Critter Talk: When cats pee out of the box

When faced with a cat that is peeing outside of the litter box, the first thing many owners think is “bad cat.”

peeing in box cat madmikesamerica

Image: Cat refuge by photofarmer

Stop right there! Pets don’t choose where to urinate maliciously; they pick what will work best for them at any given point in time.

As youngsters, most cats are “hard wired” to pee in a loose substrate like soil, sand, or cat litter. This is why we don’t have to train kittens to use the litter box. Just show them where it is, and they’ll take it from there. But when circumstances change a cat will alter his behavior accordingly.

Illness is the first thing to worry about. Certain medical problems make cats produce more urine than normal (e.g., kidney failure or diabetes mellitus) or have an increased sense of urgency associated with urination (e.g., feline interstitial cystitis, bladder stones, urinary tract infections, etc.). In these cases, a cat may simply think, “Hey, I’ve got to go NOW!” and not take the time or feel well enough to find the nearest litter box.

Therefore, the first thing an owner should do when faced with a cat urinating outside the box is make an appointment with a veterinarian. He or she will perform a physical exam and run a urinalysis. Depending on the findings, other tests like blood work, abdominal X-rays, and an abdominal ultrasound may be in order. Just keep in mind that some of these problems can be easily managed (e.g., with a change in diet) so as tempting as it might be, don’t skip this step.

If your cat has been given a clean bill of health, it is time to move on to the environmental and behavioral causes of inappropriate urination. Cats may develop an aversion to using the litter box for a number of reasons, including:

  • A box that is not cleaned frequently enough. Cats are very fastidious and many will not go into a box that smells bad or that is soiled.
  • A box that contains a different type of litter from the one the cat is familiar with.
  • Litter containing a lot of strong perfumes.
  • A box with high sides, making it difficult for the cat to get in and out of it. This is especially true for disabled, sick, or arthritic cats.
  • A covered box that is too dark and small, making it uncomfortable for cats to enter and move around inside.
  • A bad experience associated with the box, like being attacked by a housemate while inside.

Given enough time, a cat that urinates on the rug or other unsuitable surface will start to feel that this is normal behavior. It can be difficult to get these cats to start using cat litter again, so owners need to deal with inappropriate urination as quickly as possible.


Dr. Jennifer Coates writing for PET MD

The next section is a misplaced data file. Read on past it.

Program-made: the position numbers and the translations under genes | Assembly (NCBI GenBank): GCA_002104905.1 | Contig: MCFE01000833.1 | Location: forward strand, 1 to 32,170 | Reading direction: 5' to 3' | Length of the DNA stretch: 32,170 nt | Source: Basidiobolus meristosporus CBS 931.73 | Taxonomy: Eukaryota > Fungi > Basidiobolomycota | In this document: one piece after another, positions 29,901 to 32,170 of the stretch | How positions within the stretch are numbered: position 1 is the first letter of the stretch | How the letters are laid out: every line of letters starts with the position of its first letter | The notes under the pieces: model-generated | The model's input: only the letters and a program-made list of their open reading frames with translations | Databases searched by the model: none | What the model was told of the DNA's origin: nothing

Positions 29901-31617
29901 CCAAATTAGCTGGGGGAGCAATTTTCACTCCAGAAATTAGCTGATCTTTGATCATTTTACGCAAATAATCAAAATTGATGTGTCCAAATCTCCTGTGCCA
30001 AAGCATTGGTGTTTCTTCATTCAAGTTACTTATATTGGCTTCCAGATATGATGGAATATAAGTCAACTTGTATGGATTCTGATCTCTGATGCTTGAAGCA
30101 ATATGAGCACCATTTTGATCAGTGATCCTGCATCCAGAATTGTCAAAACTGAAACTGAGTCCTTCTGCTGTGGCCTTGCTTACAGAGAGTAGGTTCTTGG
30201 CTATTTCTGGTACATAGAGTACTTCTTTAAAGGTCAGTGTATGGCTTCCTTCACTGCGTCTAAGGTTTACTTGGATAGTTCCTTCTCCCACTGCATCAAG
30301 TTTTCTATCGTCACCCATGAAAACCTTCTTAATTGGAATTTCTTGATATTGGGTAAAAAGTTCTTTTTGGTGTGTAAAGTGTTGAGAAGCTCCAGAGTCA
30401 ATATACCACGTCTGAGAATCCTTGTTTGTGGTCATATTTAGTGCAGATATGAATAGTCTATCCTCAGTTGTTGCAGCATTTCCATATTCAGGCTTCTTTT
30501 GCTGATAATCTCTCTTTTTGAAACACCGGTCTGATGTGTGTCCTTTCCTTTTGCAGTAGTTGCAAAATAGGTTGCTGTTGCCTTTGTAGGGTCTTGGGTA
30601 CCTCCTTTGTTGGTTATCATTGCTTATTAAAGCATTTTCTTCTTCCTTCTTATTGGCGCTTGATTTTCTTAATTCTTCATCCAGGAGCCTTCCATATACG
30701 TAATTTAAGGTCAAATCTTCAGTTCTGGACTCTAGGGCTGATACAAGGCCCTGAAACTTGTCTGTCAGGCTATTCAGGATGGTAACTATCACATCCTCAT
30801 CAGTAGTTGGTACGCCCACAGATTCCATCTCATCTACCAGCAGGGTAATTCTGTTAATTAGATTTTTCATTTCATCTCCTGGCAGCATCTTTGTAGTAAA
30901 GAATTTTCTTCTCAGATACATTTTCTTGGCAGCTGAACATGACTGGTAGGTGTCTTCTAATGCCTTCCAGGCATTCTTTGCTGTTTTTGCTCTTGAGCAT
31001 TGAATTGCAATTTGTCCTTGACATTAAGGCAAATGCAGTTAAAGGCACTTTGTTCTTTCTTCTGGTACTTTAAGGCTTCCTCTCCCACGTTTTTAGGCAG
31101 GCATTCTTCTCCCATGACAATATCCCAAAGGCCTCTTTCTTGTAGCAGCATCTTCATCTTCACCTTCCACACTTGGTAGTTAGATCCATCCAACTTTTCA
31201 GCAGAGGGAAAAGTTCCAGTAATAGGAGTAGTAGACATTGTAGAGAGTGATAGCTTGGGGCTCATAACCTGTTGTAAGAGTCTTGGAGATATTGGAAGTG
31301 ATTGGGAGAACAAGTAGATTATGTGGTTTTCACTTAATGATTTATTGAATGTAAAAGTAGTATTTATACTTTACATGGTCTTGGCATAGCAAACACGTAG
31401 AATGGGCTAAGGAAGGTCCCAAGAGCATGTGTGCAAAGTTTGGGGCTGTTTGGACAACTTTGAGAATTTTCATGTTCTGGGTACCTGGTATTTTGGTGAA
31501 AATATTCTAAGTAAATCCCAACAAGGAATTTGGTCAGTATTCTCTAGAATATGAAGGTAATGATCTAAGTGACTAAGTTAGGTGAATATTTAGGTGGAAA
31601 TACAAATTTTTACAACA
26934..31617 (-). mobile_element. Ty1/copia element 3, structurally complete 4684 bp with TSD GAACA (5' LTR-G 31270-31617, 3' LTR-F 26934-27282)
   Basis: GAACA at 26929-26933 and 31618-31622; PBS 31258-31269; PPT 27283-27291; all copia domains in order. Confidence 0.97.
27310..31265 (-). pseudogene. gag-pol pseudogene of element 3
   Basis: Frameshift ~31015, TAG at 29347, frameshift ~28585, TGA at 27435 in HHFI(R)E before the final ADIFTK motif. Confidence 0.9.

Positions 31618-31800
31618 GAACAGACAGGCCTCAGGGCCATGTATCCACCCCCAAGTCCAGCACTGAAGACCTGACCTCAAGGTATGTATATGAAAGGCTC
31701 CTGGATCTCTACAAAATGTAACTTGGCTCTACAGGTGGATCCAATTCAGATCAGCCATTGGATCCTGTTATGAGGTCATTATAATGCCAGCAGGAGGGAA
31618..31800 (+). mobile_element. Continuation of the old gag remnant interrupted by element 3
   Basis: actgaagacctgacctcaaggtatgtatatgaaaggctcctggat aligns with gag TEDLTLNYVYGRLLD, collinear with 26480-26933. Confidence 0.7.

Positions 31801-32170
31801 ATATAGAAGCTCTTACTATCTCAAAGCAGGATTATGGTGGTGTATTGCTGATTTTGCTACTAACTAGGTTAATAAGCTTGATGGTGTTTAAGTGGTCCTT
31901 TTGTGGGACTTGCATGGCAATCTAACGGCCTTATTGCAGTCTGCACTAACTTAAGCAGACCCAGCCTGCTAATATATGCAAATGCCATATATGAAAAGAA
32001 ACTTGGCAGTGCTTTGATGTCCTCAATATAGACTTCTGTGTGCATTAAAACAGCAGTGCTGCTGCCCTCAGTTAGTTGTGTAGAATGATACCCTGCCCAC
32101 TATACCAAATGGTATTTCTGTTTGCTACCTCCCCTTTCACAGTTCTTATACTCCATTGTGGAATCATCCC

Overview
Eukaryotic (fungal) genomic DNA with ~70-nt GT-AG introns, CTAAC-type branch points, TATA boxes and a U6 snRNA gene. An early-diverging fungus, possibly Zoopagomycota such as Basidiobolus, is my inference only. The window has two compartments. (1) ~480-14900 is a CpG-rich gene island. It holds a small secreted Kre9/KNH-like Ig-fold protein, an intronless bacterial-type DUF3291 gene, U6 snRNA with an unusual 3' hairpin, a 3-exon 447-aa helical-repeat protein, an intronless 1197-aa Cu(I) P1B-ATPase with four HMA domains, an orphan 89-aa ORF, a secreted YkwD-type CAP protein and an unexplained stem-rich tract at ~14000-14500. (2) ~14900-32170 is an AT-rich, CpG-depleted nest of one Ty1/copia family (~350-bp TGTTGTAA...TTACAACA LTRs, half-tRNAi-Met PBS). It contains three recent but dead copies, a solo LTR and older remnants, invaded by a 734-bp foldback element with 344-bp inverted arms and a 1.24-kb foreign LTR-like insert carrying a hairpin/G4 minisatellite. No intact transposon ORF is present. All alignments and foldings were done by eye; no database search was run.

Ed Note:  Dr. Patty Khuly has moved on and she will be missed.  We would like to welcome Dr. Coates and are looking forward to her articles.

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Posted by on October 8, 2011. Filed under Animals,Commentary,Pets. You can follow any responses to this entry through the RSS 2.0. You can leave a response or trackback to this entry
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3 Responses to Critter Talk: When cats pee out of the box

  1. The Lawyer Reply

    October 8, 2011 at 10:23 am

    One of our three cats likes to use baskets of dirty and clean laundry. I don’t have to explain the frustration this causes. Of the listed causes above, I think the problem is that she must have gotten attacked by the other cats when trying to use the litter box more times than she would like. We’ve trained her to go outside to perform her duties and she spend the days outside. Everyone is pleased with this arrangement.

    • jenny40 Reply

      October 8, 2011 at 10:45 am

      We have 2 cats, both females, and have no litter box problems, although a few years ago we had a male and he marked his territory everywhere. Sadly he was eaten by one of Mike’s dogs 🙁

  2. lazersedge Reply

    October 9, 2011 at 2:46 pm

    We have one of those that wants a pristine litter box every time. We have found that putting out puddle pads has help greatly. However, even though he has been neutered he will will still urinate on any piece of furniture where a female person who is new to house sits after she leaves. Very aggravating. But, he is a rescue that has not lived outside since he was about 3 or 4 weeks old and has vision problems so we are afraid to let him out side so we keep working on the puddle pads. Besides, he and my Lab/Great Dane mix are the best of friends and can’t break that up.

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